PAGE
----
New measurement techniques show the level of atmospheric oxygen is decreasing in direct proportion to the burning of fossil fuels. These techniques allow scientists to monitor how much carbon dioxide can be absorbed by the oceans.
WESTERN scientists report the burning of fossil fuels is steadily depleting the oxygen content of the atmosphere. And, because the level of oxygen varies inversely with that of carbon dioxide, the new techniques of oxygen measurement provide them also with clues to the carbon cycle. But the scientists are struggling to balance the carbon budget in nature, because they are unable to determine precisely how much carbon dioxide is produced and how much is absorbed by natural systems every year.
Preliminary results of oxygen measurements in the atmosphere show despite deforestation and land-use changes that Western governments hold responsible for increasing carbon dioxide levels -- and consequently, global warming -- terrestrial greening may actually be compensating for the imbalance in the carbon budget (Nature, Vol 358 No 63009).
Atmospheric oxygen and carbon dioxide concentrations are inversely related. Photosynthesis, respiration and combustion reactions cause carbon dioxide concentrations and oxygen levels to change. For example, when fossil fuels are burnt, oxygen is consumed and carbon dioxide is produced. Except for carbon dioxide absorption by oceans -- a process that does not involve oxygen -- all the major sources and sinks of carbon dioxide are linked to sources and sinks of oxygen.
To evaluate how much carbon dioxide produced by burning fossil fuels such as coal, natural gas and oil is absorbed by the oceans and how much by photosynthesis in plants, it is necessary to determine the rate at which the stock of carbon in terrestrial vegetation and the organic constituents of soil is changing. Deforestation reduces tree carbon stock and agriculture lowers soil carbon levels. Scientists concluded, therefore, that these carbon reservoirs, or sinks, are shrinking and thereby contributing to increasing levels of carbon dioxide in the atmosphere.
But, scientists also concluded the observed increases in atmospheric carbon dioxide and the calculated oceanic carbon dioxide were together lower than the amount of the gas put into the atmosphere by burning fossil fuels. This led them to think the carbon storage in land-based sinks may actually have increased, despite deforestation and farming practices. They say plant growth has increased, spurred by higher carbon dioxide levels and anthropogenic nitrate and ammonia nutrients.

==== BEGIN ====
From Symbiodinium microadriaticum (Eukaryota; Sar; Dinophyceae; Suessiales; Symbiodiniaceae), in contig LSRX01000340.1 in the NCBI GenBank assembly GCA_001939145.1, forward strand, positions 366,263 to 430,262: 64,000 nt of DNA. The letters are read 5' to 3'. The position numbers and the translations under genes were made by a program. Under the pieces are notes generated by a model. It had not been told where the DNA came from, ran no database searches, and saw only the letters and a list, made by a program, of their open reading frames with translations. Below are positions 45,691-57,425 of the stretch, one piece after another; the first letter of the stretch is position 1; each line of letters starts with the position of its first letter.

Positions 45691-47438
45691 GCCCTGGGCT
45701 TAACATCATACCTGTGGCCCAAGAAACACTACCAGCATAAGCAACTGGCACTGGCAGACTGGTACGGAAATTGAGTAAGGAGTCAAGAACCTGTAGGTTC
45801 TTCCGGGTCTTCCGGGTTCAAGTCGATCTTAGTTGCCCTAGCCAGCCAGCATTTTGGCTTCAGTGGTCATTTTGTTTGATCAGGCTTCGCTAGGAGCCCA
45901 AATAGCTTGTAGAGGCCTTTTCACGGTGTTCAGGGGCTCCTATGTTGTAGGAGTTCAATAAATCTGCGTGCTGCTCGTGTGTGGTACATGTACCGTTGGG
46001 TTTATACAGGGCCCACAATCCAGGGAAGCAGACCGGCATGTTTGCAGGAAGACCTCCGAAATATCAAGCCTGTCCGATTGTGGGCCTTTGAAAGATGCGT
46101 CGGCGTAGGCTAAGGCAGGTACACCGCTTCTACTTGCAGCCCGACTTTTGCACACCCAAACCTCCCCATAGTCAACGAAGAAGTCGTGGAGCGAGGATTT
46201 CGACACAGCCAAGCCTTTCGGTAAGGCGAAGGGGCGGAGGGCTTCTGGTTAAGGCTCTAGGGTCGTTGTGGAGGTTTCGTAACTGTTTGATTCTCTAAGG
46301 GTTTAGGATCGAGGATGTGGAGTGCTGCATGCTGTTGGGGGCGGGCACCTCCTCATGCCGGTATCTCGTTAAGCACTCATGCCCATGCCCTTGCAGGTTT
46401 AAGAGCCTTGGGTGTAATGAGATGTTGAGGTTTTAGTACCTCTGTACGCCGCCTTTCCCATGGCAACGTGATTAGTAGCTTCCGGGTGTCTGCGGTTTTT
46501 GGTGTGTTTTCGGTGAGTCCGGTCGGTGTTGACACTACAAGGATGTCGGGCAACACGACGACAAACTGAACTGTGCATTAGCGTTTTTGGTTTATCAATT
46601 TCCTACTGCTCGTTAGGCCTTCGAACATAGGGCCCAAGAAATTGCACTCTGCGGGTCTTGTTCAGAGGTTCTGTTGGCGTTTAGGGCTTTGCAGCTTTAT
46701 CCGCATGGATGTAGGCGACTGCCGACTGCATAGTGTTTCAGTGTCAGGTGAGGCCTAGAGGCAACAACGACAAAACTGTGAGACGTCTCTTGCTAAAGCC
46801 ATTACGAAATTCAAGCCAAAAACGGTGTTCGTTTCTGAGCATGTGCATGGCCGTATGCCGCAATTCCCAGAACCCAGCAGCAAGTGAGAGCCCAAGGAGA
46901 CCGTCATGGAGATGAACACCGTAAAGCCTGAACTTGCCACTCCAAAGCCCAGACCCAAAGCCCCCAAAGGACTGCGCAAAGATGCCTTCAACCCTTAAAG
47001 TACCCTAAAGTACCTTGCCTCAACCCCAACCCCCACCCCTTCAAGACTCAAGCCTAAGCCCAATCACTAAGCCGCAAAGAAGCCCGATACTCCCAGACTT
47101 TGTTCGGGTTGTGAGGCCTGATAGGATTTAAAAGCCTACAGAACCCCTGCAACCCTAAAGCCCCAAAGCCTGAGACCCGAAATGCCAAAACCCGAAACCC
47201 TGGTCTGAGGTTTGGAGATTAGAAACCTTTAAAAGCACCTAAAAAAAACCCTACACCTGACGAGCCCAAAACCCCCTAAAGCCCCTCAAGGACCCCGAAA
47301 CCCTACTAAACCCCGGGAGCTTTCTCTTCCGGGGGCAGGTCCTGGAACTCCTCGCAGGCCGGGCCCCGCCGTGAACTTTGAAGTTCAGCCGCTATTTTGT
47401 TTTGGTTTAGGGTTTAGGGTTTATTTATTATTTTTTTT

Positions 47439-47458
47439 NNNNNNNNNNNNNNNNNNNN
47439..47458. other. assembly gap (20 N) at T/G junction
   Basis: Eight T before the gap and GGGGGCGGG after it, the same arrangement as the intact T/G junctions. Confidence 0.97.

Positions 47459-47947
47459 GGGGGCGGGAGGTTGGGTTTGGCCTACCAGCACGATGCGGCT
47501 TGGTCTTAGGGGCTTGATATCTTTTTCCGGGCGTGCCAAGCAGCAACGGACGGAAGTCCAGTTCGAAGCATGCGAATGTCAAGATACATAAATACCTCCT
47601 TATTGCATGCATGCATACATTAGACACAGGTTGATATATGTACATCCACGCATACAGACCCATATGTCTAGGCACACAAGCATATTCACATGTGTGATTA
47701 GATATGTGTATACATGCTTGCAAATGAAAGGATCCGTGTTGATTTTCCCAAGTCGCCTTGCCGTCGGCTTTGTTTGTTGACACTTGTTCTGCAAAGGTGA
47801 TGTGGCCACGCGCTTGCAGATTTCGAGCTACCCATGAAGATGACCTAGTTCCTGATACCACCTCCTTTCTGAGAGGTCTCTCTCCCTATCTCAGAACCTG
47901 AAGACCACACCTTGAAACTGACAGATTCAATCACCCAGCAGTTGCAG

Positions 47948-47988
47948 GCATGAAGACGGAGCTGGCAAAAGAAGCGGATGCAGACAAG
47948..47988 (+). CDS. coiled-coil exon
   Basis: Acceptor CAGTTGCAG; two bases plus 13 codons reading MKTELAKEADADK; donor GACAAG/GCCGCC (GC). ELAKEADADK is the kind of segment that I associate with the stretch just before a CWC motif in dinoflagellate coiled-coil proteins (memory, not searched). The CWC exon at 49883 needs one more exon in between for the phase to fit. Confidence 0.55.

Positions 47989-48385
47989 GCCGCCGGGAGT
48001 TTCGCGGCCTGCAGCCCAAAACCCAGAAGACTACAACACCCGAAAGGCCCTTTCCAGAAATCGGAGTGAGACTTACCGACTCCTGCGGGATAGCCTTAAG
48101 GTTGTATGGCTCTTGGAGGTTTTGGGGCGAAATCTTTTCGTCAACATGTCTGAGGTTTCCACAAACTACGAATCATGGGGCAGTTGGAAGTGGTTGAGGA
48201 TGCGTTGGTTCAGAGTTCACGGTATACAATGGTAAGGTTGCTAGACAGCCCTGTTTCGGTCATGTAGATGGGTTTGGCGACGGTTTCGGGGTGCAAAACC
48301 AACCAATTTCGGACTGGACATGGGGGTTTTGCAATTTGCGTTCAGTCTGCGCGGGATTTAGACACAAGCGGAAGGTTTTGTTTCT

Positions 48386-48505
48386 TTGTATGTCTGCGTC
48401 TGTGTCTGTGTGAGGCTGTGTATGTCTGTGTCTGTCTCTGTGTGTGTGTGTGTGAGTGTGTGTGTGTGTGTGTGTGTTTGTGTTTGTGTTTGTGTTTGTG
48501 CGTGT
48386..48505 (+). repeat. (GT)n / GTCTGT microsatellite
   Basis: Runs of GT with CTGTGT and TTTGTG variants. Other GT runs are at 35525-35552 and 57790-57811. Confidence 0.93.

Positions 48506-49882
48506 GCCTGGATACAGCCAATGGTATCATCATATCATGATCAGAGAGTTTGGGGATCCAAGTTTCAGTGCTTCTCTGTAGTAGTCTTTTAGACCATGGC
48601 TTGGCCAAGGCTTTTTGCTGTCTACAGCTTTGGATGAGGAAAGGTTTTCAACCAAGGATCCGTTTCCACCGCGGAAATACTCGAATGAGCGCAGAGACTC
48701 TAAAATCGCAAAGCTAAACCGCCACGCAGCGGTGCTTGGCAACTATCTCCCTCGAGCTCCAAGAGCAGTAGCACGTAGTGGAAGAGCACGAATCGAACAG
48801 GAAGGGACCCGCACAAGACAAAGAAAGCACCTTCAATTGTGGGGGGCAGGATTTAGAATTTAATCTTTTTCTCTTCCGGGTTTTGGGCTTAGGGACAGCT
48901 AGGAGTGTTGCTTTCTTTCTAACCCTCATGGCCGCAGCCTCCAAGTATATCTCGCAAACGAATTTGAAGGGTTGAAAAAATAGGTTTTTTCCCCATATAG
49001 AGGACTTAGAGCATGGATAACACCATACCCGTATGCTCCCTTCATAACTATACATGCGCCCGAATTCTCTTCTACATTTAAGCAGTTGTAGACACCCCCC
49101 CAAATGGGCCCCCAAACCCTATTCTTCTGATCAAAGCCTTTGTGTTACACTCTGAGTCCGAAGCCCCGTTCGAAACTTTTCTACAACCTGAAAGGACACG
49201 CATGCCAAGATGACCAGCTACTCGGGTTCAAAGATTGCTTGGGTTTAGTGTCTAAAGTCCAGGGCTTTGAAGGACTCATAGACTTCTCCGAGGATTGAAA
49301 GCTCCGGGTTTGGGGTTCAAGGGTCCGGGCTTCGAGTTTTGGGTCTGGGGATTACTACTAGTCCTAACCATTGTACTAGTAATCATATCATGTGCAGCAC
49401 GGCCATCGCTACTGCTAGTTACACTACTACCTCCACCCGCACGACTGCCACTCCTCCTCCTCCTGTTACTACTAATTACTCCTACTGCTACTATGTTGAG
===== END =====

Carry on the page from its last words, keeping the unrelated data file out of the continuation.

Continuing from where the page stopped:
Using a new technique to gauge changes in oxygen levels by measuring changes in air samples of the oxygen-to-nitrogen ratio (nitrogen is less variable than oxygen), Ralph F Keeling and Stephen R Shertz of the National Centre for Atmospheric Research in Colorado, could determine the amount of carbon dioxide absorbed by the sea. Dissolved carbon dioxide forms carbolic acid, which reacts with carbonates in the water, absorbing more atmospheric carbon dioxide without consuming oxygen.
Keeling and Shertz say the difference, in principle, between the decrease in atmospheric oxygen and the increase in atmospheric carbon dioxide is the amount of carbon dioxide dissolved in ocean waters. The ocean contains 60 times more carbon dioxide than the atmosphere and only a small percentage of the earth's oxygen. The sea buffers atmospheric carbon dioxide changes but it has little impact on the atmosphere's oxygen content.
Keeling and Shertz collected air samples from three sea-level sites and found significant seasonal variations in the oxygen-to-nitrogen ratio at all sites. At La Jolla in southern California, a decrease over the years in atmospheric oxygen was clearly evident. The rate of decrease was equal to the rate of oxygen consumed to burn fossil fuels. Firstly, this implies that the net carbon from forests and farmlands is zero, say the authors. Secondly, the data suggests that the oceans are a sink that absorbs upto five billion tonnes of carbon every year.
In another study, Paul Falkowski and Cara Wilson of Brookhaven National Laboratory in New York, tried to estimate changes in the biomass of phytoplankton -- small organisms found in the upper layers of oceans. In a steady state, phytoplanktons fix upto 50 billion tonnes of carbon each year. If the productivity of oceans was changing, these reactions would influence the presence of carbon dioxide in the atmosphere. But their analysis of the North Pacific Ocean shows though there may have been some changes in phytoplankton productivity, they are unlikely to have affected atmospheric carbon dioxide levels.
J Robertson of the Plymouth Marine Laboratory and A Watson from the School of Ocean Sciences, both in the UK, have quantified the effect of "thermal skin" -- which is 0.3oC cooler than the water below -- and found that estimates from various models of carbon dioxide absorption by oceans can be brought into closer agreement by taking into account the 0.7 billion tonnes extra absorption caused by this cool "skin".
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